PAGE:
Mom’s Mexican Plates
We’re packing and packing getting ready for our Big Move to our four acres in Madera. I reach back into the recesses of our closets and cupboards to remove everything and carefully wrap and box it up. Things that I put in the cupboard up high and back are things I forgot about. Now that I bring them back into daylight I re-visit some nice old memories.
When my mom and dad went to Mexico in 1948 they took my Aunt LuVerne with them. Aunt LuVerne is my mother’s sister and she is a great lady still with us very much so at age 95. She served as a WAC (Women’s Air Corps) in World War II and later she was an English teacher. She still corrects my grammar for which I am very grateful. Nothing like having a living, breathing “Elements of Style” in your family if you’re a writer.
They drove a classic Ford Woody all the way from Chicago to Mexico City. My mom bought the car with her wages from teaching art at the University of Illinois in Chicago and it was her pride and joy. All along the road the three friends had adventures and they told us the stories off and on during the years. In a little nameless village my mom and her sister went shopping while my dad took a nap with his brand new Panama straw hat over his face. When he woke up the hat was gone. A brazen thief had taken it very carefully from his face and my dad did not wake up once.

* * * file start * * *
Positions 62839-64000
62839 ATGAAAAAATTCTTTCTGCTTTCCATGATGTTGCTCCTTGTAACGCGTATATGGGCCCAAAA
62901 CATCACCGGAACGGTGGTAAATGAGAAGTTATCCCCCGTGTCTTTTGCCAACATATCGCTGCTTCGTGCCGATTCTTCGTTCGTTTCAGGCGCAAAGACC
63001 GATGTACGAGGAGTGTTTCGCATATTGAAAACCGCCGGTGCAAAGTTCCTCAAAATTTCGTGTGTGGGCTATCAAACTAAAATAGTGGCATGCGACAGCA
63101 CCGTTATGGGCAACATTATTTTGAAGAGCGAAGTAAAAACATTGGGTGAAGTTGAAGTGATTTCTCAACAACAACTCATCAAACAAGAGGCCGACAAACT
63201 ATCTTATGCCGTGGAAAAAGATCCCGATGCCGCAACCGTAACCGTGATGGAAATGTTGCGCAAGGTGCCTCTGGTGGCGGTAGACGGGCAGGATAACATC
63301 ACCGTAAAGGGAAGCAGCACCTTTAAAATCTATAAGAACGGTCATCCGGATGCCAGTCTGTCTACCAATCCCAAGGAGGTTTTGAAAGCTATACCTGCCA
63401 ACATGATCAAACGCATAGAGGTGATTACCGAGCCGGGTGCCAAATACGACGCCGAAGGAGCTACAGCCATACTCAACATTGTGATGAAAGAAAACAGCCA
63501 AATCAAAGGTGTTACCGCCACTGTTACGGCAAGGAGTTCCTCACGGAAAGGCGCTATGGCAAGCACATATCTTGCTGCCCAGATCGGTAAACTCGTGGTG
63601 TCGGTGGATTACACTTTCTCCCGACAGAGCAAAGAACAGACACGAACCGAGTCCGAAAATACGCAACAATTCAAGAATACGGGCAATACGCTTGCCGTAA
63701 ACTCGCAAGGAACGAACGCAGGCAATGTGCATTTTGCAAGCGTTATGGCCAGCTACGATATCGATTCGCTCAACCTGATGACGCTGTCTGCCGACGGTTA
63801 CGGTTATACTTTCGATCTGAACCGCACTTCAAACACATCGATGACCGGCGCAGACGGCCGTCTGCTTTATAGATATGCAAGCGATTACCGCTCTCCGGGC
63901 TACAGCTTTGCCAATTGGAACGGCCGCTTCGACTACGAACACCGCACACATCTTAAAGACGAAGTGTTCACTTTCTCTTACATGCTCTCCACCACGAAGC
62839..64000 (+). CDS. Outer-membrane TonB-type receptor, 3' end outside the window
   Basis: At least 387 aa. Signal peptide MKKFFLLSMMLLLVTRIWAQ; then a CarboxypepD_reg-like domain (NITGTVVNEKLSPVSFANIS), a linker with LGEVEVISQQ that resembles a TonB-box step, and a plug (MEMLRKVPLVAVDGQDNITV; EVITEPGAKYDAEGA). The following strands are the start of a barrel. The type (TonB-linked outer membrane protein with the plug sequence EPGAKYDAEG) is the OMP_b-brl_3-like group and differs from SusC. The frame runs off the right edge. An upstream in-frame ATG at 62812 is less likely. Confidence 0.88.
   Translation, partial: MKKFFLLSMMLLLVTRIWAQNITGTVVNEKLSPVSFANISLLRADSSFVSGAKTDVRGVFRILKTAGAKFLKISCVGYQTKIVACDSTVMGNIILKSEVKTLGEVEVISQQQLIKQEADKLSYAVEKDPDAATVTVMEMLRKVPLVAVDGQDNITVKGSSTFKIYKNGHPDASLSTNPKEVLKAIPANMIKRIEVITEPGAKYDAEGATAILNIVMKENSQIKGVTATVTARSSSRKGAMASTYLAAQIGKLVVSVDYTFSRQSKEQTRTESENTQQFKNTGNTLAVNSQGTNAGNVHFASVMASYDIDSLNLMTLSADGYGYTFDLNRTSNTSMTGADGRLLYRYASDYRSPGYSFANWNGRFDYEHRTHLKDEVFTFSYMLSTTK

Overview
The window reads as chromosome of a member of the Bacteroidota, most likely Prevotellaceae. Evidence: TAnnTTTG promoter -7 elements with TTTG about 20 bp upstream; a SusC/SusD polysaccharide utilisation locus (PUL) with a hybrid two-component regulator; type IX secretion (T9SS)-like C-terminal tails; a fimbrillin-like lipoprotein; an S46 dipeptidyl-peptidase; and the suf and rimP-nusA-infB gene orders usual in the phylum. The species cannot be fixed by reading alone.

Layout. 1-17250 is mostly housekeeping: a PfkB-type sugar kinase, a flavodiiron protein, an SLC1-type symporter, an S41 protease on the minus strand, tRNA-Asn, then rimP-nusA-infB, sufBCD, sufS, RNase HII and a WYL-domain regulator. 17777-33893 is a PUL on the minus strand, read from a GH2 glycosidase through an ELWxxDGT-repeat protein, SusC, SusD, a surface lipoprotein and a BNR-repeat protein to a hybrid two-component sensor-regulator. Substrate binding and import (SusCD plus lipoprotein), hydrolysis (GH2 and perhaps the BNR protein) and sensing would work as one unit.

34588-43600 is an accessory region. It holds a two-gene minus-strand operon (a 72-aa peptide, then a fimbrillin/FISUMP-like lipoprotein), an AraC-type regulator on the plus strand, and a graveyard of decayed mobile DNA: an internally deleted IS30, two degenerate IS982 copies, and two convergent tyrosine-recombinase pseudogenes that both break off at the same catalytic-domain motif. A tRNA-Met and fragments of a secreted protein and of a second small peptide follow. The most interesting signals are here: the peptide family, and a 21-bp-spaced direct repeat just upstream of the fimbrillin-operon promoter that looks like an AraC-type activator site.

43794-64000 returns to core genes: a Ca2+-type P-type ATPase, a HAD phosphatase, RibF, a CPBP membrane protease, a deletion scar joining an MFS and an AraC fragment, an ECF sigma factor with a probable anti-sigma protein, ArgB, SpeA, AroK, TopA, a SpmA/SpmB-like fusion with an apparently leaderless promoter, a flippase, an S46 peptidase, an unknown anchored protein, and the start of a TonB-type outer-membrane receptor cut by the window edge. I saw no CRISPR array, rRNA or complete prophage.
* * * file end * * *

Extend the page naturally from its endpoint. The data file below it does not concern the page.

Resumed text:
Later a total stranger proposed marriage to my beautiful redheaded Aunt LuVerne. Everywhere they went the local people were enthralled with her. One day the three of them enjoyed at day at the beach and thought it strange that everyone was packing up to go while the sun was still high. Minutes later they were covered with biting flies that the locals knew all about but did not know how to warn the English speaking gringos. After finally arriving in Mexico City they got pick pocketed at the Post Office. But that deterred their enthusiasm only a little bit. They kept going and outside Mexico City Mom found a St. Christopher’s medal on the lava at the ruins of an old city after a volcano erupted. Only the church steeple was still visible. She made up a story about a villager fleeing the volcano and dropping their necklace never to return.
My mom brought home many treasures. When she passed away the most beautiful treasures were given to us kids and her surviving brother and sisters. The rest was sold to pay expenses as is often the case. I got The Plates. They’re most certainly painted with lead based glaze so I never use them to eat off of. I just look at them and think about the artisan who made them and then I remember my mom and dad and the good times they had before I was born.